Davis: Democrats can win 2022 midterms by asking Republicans to answer two questions

Here are two questions that Senate and House Democratic campaign committees should demand — through well-funded national and state ad campaigns, on the broadcast network, cable news channels and social media — that the Republicans answer, yes or no:

1. Will you publicly repudiate Donald Trump’s praise of Vladimir Putin’s invasion of Ukraine?

2. Do you agree with the Supreme Court’s decision allowing states to make it a crime for a woman to have an abortion if she becomes pregnant as a result of rape or incest?

Just “yes” or “no” to both.

The exact formulation of these questions is essential. Democrats should simply state the indisputably true facts (Trump called Putin’s invasion of Ukraine “savvy”) and the contents of Justice Samuel Alito’s proposed Supreme Court ruling (it would allow states to ban all abortions, even from the moment of conception and including after rape or incest).

Most important is the wording of national, state and local ad campaigns. Ads must state those truthful words about what Trump and Justice Alito said and must demand a yes or no answer. It should be the responsibility of the media to do the same, but so far they have not.

I’ve seen most interviews on mainstream media – including CNN, MSNBC and Fox – where a politician won’t give a “yes” or “no” answer and the reporter doesn’t follow up to make sure that the viewer understands that the politician refuses to answer.

An example of this is what happened when Senate Minority Leader Mitch McConnell (R-Ky.) held a press conference after the Alito draft ruling was leaked. He was asked about his reaction to the substance of the decision, and he immediately changed the subject to want to talk about the “leak” of this decision. I didn’t hear a single reporter interrupt him to insist that he answer the question and stop changing the subject.

Nor did a single journalist ask McConnell, bluntly, “Do you support allowing states to ban women from having abortions after they become pregnant through rape or of incest, which Alito’s opinion would specifically allow states to do – yes or no? ”

Why didn’t the assembled media do this? I’m talking about liberal-oriented media as well as conservative media. There were a lot of journalists in this press group, many of whom I know and respect – but why didn’t they?

More importantly, why haven’t the Senate and House Democrats’ campaign committees already run national, local, and social media ads that ask these two questions? Why are we Democrats always too little too late on messaging, compared to the GOP setting the national message early and often?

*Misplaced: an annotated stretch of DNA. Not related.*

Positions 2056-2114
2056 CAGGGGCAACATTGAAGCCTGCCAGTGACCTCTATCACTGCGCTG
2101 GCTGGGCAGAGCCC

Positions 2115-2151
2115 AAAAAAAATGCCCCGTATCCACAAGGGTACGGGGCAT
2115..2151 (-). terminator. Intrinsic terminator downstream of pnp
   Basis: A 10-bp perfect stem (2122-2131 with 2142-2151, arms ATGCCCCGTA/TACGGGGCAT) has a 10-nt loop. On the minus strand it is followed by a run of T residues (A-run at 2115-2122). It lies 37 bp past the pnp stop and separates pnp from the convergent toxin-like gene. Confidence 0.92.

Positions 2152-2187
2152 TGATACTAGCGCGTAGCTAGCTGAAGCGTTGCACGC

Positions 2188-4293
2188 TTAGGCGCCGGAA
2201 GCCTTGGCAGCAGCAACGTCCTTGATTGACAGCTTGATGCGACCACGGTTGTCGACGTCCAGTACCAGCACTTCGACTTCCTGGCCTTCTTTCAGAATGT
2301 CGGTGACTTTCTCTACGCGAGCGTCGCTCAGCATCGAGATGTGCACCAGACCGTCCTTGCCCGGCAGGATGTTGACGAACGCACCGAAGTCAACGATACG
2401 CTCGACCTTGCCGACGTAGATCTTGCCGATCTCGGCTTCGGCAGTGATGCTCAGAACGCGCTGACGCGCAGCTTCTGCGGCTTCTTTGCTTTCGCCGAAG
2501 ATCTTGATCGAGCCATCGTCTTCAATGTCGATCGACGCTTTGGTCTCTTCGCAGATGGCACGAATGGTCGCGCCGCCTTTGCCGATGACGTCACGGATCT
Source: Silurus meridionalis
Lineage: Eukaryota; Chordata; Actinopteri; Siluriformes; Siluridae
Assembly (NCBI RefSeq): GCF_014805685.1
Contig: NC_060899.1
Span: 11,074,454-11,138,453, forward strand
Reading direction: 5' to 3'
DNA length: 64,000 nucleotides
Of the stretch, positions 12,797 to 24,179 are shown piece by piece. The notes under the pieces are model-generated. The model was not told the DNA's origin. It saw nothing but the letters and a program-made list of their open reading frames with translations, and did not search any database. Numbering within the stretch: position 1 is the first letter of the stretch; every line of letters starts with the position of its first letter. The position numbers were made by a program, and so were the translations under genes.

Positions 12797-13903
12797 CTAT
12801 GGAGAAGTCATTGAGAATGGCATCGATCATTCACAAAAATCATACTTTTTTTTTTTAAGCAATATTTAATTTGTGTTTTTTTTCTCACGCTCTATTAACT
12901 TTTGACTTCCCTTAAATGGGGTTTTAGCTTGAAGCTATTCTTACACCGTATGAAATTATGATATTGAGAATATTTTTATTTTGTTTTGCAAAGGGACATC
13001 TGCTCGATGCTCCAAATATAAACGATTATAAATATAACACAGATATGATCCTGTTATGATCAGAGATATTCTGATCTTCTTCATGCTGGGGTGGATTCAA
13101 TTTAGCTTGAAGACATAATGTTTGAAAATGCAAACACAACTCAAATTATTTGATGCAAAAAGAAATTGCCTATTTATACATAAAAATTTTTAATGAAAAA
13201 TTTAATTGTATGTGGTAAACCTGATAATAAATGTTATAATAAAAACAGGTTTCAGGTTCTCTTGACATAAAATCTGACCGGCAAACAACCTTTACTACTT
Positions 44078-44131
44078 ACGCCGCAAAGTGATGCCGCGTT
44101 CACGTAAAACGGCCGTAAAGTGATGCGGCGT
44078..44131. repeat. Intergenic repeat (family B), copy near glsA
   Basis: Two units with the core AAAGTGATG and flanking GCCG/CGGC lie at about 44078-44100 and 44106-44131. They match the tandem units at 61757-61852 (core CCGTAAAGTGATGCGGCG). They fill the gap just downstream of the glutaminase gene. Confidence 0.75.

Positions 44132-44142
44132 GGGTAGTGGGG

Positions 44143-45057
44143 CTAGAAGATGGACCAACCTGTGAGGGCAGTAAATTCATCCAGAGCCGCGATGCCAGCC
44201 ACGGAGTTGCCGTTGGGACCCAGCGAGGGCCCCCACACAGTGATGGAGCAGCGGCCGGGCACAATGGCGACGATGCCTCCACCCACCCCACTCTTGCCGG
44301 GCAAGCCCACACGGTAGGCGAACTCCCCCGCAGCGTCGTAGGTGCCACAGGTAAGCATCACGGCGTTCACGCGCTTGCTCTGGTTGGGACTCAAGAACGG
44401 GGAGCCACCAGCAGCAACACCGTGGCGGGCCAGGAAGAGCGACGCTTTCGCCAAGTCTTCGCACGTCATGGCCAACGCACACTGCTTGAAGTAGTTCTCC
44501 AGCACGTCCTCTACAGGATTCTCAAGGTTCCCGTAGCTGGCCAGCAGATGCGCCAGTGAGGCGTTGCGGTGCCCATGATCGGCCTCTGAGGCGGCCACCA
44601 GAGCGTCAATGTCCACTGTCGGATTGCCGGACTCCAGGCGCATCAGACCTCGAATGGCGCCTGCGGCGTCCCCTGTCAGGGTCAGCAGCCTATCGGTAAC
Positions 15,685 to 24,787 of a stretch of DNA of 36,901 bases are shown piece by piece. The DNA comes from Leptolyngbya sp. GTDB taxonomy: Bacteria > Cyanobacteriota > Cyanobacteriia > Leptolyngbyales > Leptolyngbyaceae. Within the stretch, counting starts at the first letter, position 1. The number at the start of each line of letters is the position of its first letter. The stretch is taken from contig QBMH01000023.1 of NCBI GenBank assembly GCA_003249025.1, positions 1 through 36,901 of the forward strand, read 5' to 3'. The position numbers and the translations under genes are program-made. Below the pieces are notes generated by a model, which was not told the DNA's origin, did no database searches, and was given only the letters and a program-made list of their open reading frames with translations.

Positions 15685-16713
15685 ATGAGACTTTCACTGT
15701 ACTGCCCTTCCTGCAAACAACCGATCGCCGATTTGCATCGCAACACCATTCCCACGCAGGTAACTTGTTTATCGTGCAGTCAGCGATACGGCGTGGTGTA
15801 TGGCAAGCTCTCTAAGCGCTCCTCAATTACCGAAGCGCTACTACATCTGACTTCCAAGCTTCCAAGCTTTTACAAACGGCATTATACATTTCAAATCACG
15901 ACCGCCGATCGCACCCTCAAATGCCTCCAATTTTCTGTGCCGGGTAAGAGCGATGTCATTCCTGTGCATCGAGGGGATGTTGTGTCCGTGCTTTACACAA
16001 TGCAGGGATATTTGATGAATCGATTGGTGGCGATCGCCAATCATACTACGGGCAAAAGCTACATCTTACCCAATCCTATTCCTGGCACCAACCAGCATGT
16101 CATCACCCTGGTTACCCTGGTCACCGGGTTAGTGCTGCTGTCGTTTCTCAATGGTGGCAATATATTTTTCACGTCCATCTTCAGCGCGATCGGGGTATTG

I hope the response to this column is that readers who disagree with Trump’s support for Putin, as well as the Republican Party’s support for allowing state legislatures to declare abortion illegal – in fact , in many states, to make it a crime to have an abortion immediately after conception by defining the fertilized egg within one second of fertilization as a “person” – will immediately demand better public messaging from the National Committee Democrat (DNC) and Senate and House campaign committees.

Why not launch ad campaigns on these two questions and not stop until all Republicans running in 2022 for Senate and House seats are forced to answer, yes or no, to both questions – or are continually embarrassed on local and national television for refusing to answer the question and trying to change the subject.

Most US polls, whether conducted by conservative or liberal pollsters, have shown that more than 70% of all voters across all parties oppose Trump’s support for Putin and oppose Alito’s will and of the national GOP to allow the state to ban abortion after rape and incest. .

The continued silence and lack of a national message by the DNC and the Democratic Senate and House campaign committees is anyone’s guess. I hope this article inspires them to change and take the lead, and insist on simple, straightforward answers to both of these questions.

Lanny Davis was special adviser to President Bill Clinton from 1996 to 1998 and a member of a panel on privacy and civil liberties after 9/11 that advised President George W. Bush. He is co-founder of the Washington law firm Davis Goldberg Galper PLLC, which specializes in crisis management in support of litigation and other legal matters.

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